A number of EDM (electronic dance music) festivals are still waiting for a comeback after the deaths of seven people who died of suspected overdoses while attending a musical festival last month that led to the halt of licensing for this kind of program across Vietnam.
The incident happened at an EDM concert themed ‘Trip to the moon’ at the Ho Tay Water Park in Tay Ho District, Hanoi on September 16.
Several outdoor music events in the northern city of Hai Phong, the northern province of Quang Ninh, Nha Trang City in south-central Vietnam, Ho Chi Minh City, Hanoi and other localities were simultaneously canceled following the tragedy.
Authorities have imposed a bruising ban on all EDM festivals in Hanoi until further notice.
The ban is a blow to the EDM industry, which netted US$7.4 billion globally last year, including $1 billion in the Asia-Pacific, according to the 2017 IMS Business Report.
Cancellations en masse
In a discussion with Tuoi Tre (Youth) newspaper, To Van Dong – director of the Hanoi Department of Culture and Sports – confirmed that the city did stop giving licenses to music festivals, which then led to the suspension of multiple EDM events.
“Although we highly agree to the EDM programs as they are the favorite playgrounds of young people, we still have to reconsider whenever such an incident recurs,” Dong said.
“The department can only talk about the licenses for EDM festivals once the police deliver a final announcement on the [‘Trip to the moon’] incident,” the director asserted.
One of the instances for these cancelations is the Ravolution Music Festival 2018 initially scheduled for September 29 at the Hanoi University of Science and Technology’s stadium.
According to a representative of the event, the show was planned one year in advance with tickets sold and remuneration already paid to invited foreign artists.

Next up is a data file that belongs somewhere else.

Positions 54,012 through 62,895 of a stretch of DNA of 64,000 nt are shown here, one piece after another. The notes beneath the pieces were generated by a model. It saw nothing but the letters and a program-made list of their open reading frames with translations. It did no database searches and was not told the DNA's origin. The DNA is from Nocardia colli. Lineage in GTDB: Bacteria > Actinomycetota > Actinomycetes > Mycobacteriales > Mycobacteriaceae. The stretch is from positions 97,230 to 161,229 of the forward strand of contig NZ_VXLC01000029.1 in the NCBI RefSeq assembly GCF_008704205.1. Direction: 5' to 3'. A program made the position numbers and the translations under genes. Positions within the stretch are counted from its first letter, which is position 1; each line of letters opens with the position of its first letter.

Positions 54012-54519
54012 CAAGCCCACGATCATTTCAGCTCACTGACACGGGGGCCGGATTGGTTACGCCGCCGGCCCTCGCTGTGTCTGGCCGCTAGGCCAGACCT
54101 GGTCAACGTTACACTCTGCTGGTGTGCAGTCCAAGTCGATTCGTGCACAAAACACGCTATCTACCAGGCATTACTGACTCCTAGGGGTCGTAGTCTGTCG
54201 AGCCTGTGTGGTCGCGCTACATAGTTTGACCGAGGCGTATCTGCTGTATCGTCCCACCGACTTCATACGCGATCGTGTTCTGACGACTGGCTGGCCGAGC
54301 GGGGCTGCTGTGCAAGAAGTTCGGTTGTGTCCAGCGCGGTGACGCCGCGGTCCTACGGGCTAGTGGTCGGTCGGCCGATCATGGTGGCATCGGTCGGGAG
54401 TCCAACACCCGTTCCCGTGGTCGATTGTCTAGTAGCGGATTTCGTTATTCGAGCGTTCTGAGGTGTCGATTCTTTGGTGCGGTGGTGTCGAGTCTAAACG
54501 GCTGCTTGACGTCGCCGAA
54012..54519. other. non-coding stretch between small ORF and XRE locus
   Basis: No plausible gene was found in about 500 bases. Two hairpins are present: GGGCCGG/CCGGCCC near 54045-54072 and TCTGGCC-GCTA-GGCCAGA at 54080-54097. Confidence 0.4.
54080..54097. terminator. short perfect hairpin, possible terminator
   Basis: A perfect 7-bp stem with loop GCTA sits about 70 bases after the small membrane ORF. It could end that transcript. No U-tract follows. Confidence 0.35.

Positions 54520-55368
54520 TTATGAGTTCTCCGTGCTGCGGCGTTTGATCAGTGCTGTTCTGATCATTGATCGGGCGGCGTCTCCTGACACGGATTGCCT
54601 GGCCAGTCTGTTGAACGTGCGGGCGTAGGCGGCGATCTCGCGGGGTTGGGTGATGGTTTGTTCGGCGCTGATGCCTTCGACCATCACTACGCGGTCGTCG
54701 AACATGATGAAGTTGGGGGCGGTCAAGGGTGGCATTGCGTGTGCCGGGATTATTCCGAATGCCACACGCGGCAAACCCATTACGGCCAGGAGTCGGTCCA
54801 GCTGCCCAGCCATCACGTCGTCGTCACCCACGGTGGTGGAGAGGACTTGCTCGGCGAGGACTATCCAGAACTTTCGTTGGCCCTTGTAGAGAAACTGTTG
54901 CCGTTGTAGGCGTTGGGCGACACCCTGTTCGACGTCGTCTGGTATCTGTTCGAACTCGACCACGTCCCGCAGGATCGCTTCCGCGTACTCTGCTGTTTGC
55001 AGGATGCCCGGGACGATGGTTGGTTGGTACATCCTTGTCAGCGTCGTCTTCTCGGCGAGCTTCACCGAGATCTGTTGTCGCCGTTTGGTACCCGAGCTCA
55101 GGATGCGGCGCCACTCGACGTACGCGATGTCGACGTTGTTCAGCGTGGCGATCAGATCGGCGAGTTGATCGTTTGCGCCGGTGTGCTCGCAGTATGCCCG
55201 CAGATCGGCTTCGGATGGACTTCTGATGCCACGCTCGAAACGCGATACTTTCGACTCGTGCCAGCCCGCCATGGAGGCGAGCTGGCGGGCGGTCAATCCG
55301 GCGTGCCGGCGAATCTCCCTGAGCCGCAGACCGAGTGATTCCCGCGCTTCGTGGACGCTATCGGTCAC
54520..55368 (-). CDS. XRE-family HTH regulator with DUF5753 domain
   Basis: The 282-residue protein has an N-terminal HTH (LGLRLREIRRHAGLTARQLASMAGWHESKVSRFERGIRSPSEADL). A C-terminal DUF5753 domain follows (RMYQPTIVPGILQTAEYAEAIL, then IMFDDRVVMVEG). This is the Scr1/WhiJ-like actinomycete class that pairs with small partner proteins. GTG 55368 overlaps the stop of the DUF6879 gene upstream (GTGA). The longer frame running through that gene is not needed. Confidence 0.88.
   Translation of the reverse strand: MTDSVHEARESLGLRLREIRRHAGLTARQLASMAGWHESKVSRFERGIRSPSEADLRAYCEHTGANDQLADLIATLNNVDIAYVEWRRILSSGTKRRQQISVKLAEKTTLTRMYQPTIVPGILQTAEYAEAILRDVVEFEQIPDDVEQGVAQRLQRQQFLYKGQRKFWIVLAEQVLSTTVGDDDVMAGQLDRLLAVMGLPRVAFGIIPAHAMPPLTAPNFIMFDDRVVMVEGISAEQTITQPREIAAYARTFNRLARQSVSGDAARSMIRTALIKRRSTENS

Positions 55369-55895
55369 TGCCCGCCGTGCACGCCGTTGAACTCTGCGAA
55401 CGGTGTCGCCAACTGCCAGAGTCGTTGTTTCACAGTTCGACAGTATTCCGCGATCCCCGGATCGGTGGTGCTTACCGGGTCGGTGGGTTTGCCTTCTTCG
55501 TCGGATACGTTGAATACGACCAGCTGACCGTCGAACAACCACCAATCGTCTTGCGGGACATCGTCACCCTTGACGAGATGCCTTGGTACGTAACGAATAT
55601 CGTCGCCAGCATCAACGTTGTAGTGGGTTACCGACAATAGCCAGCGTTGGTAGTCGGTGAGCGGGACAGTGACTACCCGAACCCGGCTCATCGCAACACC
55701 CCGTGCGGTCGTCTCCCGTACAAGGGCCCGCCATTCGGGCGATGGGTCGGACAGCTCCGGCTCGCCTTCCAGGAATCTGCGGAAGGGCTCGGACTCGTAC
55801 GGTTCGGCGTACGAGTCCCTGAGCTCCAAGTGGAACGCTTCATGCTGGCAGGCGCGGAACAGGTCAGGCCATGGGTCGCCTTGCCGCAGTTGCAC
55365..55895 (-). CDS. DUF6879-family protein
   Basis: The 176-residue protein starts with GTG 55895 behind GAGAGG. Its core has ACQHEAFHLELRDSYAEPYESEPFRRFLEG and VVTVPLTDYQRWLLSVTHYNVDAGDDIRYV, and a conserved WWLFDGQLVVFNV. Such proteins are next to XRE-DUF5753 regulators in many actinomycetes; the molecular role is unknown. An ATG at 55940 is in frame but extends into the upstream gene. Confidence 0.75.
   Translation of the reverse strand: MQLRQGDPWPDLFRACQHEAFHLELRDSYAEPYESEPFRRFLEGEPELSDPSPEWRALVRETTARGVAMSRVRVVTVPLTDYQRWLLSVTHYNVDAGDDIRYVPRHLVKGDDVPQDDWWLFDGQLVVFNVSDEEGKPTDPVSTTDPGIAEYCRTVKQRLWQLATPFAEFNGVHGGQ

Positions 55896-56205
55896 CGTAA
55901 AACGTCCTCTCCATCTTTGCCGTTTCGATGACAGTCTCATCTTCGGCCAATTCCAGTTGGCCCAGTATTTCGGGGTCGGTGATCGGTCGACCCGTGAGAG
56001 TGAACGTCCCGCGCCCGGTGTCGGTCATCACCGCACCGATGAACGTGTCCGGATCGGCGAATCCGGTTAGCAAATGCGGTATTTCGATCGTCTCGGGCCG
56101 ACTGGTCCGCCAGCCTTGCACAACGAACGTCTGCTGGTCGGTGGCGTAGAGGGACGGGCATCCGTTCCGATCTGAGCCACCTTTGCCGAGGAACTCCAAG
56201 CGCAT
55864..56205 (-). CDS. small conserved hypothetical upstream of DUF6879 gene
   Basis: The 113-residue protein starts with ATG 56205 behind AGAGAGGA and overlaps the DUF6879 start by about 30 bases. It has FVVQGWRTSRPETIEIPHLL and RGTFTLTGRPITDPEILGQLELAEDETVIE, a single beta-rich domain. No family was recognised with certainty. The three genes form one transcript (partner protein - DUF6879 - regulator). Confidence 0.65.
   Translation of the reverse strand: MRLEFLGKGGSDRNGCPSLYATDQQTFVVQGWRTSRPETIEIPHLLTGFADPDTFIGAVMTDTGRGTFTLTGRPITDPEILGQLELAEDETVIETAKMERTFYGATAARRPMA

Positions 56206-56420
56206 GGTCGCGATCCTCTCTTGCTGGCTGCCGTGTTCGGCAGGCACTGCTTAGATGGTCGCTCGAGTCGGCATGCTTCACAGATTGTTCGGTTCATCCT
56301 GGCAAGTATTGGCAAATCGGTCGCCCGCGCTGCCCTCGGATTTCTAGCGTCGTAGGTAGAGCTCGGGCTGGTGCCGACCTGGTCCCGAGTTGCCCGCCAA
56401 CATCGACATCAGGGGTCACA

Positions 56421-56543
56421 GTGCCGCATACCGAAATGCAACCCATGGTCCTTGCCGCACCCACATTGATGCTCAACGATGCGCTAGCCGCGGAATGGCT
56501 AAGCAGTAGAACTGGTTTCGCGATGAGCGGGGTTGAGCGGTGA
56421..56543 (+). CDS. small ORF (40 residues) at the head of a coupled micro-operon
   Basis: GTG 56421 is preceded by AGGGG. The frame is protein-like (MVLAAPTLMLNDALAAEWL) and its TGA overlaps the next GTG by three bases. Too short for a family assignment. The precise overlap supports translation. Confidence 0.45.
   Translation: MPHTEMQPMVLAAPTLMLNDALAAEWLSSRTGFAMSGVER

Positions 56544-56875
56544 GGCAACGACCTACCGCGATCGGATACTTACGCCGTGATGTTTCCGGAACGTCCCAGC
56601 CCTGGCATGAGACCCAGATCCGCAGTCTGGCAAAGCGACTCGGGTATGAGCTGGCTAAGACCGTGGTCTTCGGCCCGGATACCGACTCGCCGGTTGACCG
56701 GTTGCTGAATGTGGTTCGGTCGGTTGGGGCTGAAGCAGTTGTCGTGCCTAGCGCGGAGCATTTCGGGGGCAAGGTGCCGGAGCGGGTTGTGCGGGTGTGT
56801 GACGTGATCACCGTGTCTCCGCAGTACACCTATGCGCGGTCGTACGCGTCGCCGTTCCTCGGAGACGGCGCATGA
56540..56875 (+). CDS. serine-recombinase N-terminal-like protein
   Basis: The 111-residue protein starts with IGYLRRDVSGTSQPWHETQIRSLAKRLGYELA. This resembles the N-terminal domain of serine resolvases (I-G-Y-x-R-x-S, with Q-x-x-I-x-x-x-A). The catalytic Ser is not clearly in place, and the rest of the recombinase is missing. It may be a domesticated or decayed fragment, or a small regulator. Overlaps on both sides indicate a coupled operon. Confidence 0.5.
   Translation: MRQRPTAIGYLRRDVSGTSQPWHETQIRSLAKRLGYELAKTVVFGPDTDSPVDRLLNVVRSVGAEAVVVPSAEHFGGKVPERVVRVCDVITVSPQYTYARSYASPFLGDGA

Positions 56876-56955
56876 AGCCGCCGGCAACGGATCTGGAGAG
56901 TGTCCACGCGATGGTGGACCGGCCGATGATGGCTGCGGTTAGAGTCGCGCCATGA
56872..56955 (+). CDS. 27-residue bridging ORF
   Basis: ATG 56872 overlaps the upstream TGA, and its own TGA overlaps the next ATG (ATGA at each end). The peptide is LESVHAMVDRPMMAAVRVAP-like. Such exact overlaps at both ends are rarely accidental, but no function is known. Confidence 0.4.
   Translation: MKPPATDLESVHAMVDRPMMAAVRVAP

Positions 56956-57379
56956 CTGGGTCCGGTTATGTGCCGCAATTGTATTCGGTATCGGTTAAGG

“EDM has just developed in Vietnam, now this incident happened,” the representative said, expressing concern about the future of EDM in the Southeast Asian country.
Just like him, several other music party organizers hope the deaths at the ‘Trip to the moon’ will not see the nascent rave scene brought to a premature end in Vietnam.
DJ Huy DX, who had 14 shows canceled, told Tuoi Tre that he looked forward to the day when the music festivals are licensed again.
But what makes the EDM fest organizers most worried is that the music genre is deemed a kind of music only for misbehaving youngsters, a ‘prejudice’ that used to be imposed on rock in Vietnam before.
Had it not been for outdoor music shows like Rock Storm, which often attracts thounsands of participants every year, the reputation of rock lovers and rockers as passionate people that spread positivity to the community and society would not have been there, according to Vietnamese musician Quoc Trung.
Likewise, booming numbers of hard-partying youngsters have put Vietnam on the EDM map in recent years.
Fans in turn have been rewarded with visits from DJ royalty like Martin Garrix and Hardwell to sold-out festivals.
Chance for change
Waiting for the green light from authorities, some think it is better to take the death catastrophe as a chance to change.
The organizing board of the Ravolution Music Festival said that they are trying to improve their staff’s problem-solving skills, especially in safety control, during the suspension.
Moreover, the organizer is offering tickets equipped with RFID (Radio-frequency identification), which uses electromagnetic fields to automatically identify and track tags attached to objects, to help ensure tight security at all stages when the event comes back.
“We contacted various pretisgous organizations in Europe to work on the standards of safety and security at music festivals in Vietnam,” the Ravolition representative revealed.
“We see this incident as a chance for us, who are working in the music event industry, to increase the quality of the music festivals,” he positively said.